Is There a Digital Divide or an Intellectual-Pedagogical One?
This post includes a number of wonderings . . .
For the past few days, there has been some controversy over a TED talk that included some commentary about classism. See the Time article Was Nick Hanauer’s TED Talk on Income Inequality Too Rich for Rich People? for a synopsis. The basic premise was that the talk was censored from public viewing due to it being offensive to the wealthy folks that pay to attend the TED conference.
I really love watching TED talks but this controversy got me thinking about intellectual elitism. I cannot nor will ever be able to afford to go to a TED conference but I can watch them online. I often ask, in group settings, if folks heard of TED. Groups that contain higher education faculty and teachers, who are engaged in social networks, do know of TED talks. My college students and friends, many who are of lower SES levels, have not.
I wonder what would happen if I were to ask this question of the larger population. I believe the results would show that more higher income folks would know about the TED talks than lower income folks.
I have the privilege of using my laptop, iPhone, and iPad to learn about anything I want throughout the day. These devices along with skills I gained about how to learn have provided me with opportunities to access information I desire. I am wondering if folks from lower income brackets can say the same.
The use of technology use by our society has sparked discussion about the digital divide.
Such numbers may seem proof that America is, indeed, online. But they mask an emerging division, one that has worrisome implications for our economy and society. Increasingly, we are a country in which only the urban and suburban well-off have truly high-speed Internet access, while the rest — the poor and the working class — either cannot afford access or use restricted wireless access as their only connection to the Internet. As our jobs, entertainment, politics and even health care move online, millions are at risk of being left behind.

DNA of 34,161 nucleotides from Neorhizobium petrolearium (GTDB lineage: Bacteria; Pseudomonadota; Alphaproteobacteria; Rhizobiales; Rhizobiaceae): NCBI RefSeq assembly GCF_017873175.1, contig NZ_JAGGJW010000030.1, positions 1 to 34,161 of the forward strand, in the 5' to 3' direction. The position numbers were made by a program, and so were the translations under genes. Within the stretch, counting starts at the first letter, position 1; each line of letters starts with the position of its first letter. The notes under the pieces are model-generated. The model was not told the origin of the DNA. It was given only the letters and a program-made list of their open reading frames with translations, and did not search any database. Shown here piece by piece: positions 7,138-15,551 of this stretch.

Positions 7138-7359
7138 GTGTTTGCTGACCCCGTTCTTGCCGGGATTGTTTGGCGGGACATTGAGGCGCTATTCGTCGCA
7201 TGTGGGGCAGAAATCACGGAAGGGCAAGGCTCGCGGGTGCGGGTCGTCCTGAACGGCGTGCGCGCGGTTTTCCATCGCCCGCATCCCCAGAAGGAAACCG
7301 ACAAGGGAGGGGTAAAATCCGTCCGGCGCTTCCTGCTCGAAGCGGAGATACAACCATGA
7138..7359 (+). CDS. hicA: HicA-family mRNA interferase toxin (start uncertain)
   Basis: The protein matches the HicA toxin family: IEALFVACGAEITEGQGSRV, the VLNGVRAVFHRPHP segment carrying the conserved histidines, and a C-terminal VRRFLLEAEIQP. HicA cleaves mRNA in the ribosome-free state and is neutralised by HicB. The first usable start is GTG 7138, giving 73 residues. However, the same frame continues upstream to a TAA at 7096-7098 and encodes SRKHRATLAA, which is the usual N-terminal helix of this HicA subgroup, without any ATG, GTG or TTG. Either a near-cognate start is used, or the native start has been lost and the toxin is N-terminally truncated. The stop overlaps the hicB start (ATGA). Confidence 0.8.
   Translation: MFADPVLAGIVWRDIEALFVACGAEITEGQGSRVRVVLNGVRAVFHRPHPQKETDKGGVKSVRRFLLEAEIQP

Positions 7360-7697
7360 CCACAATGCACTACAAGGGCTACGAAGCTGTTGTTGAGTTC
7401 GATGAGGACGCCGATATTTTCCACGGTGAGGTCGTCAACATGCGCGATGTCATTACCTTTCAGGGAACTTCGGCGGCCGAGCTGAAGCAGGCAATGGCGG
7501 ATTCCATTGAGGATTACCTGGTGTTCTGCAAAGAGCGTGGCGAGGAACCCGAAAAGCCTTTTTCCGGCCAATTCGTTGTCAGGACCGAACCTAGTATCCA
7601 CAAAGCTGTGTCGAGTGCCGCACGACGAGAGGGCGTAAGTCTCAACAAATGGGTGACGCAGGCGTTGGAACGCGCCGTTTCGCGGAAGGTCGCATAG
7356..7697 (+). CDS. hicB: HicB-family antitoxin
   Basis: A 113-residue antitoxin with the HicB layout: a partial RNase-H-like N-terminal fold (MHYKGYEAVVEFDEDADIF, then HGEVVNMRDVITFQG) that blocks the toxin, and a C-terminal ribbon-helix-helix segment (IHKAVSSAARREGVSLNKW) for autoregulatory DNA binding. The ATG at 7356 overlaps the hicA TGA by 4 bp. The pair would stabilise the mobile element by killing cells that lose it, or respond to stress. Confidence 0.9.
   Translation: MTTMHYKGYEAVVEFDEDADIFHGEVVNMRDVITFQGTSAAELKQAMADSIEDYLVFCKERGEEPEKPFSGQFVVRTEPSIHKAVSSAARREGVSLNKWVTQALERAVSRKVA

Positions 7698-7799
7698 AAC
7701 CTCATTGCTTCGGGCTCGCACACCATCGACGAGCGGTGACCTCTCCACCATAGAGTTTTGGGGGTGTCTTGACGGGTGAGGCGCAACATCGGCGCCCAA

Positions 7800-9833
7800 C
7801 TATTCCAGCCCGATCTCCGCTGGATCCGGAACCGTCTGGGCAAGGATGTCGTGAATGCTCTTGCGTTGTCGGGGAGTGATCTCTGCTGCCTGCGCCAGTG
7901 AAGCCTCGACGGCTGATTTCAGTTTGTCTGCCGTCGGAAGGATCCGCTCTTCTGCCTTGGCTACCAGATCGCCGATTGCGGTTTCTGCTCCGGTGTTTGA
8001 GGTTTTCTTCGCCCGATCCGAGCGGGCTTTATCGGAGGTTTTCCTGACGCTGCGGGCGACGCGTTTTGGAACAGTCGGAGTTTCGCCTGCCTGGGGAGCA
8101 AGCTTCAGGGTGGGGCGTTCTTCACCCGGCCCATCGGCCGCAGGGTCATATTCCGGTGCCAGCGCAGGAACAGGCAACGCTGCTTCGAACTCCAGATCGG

- But I wonder if the digital divide is really an intellectual or pedagogical one.
- I wonder that if a comparison was done of higher and lower income schools, what would be the ratio of 1:1 (one mobile device per student during school time) initiatives?
- I wonder, for those lower income schools, how many students have computer devices at home that match those they are using in school.
- Even considering the new Ted-Ed Lessons Worth Sharing, I wonder which schools are using the lessons.
- I wonder if technology integration strategies are similar for higher income schools in comparison to lower income skills.
Are we sugarcoating a larger sociological issue of classism in our school systems? Thirty years ago, Jean Anyon wrote Social Class and the Hidden Curriculum of Work
It’s no surprise that schools in wealthy communities are better than those in poor communities, or that they better prepare their students for desirable jobs. It may be shocking, however, to learn how vast the differences in schools are – not so much in resources as in teaching methods and philosophies of education.
I fear that the digital divide is really an intellectual and pedagogical one and that it is being perpetuated in our educational system by the use or lack thereof of the technologies that are influencing and driving our society-at-large.
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